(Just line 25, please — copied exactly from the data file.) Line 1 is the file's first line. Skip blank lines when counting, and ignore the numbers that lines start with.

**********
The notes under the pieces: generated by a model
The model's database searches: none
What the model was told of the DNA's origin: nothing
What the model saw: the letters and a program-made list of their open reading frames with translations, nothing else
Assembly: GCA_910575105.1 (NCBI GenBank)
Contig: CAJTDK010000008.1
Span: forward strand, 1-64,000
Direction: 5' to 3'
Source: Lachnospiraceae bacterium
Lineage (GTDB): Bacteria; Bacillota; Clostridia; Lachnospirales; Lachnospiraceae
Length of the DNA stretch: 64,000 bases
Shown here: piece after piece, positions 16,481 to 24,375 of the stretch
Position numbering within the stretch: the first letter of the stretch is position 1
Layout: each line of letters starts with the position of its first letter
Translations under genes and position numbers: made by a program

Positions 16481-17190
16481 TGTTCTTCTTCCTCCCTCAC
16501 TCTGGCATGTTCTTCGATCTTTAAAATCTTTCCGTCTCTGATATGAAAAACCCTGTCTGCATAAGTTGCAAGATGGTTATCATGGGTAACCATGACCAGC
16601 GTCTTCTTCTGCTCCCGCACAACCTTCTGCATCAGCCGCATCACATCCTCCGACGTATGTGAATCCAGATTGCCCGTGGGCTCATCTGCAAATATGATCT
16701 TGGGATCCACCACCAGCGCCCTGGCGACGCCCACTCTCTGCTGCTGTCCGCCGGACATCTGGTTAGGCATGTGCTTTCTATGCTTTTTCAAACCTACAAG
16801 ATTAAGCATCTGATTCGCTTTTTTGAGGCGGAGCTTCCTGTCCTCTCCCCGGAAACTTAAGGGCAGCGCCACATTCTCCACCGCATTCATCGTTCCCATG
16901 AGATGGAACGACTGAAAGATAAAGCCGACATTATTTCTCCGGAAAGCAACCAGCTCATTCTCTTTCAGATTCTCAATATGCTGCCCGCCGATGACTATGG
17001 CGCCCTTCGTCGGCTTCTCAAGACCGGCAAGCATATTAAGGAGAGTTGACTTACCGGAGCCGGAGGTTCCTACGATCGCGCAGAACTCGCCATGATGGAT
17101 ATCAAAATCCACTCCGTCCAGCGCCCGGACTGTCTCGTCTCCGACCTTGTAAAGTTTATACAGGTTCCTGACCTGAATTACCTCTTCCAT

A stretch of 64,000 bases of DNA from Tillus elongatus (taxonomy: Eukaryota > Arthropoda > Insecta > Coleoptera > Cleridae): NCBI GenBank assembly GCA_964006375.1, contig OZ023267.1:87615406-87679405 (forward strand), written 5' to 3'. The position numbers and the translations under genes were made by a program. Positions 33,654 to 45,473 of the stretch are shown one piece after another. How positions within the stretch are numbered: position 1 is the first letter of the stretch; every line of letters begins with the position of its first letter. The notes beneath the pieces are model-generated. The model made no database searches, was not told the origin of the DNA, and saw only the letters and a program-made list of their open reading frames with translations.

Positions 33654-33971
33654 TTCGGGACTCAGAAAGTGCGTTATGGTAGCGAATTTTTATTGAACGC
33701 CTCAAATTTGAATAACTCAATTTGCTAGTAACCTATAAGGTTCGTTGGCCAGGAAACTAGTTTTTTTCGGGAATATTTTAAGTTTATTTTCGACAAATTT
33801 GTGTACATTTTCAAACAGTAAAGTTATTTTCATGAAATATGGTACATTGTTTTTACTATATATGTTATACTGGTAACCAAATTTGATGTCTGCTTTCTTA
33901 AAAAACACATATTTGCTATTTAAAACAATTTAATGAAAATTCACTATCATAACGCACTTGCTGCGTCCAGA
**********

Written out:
A stretch of 64,000 bases of DNA from Tillus elongatus (taxonomy: Eukaryota > Arthropoda > Insecta > Coleoptera > Cleridae): NCBI GenBank assembly GCA_964006375.1, contig OZ023267.1:87615406-87679405 (forward strand), written 5' to 3'. The position numbers and the translations under genes were made by a program. Positions 33,654 to 45,473 of the stretch are shown one piece after another. How positions within the stretch are numbered: position 1 is the first letter of the stretch; every line of letters begins with the position of its first letter. The notes beneath the pieces are model-generated. The model made no database searches, was not told the origin of the DNA, and saw only the letters and a program-made list of their open reading frames with translations.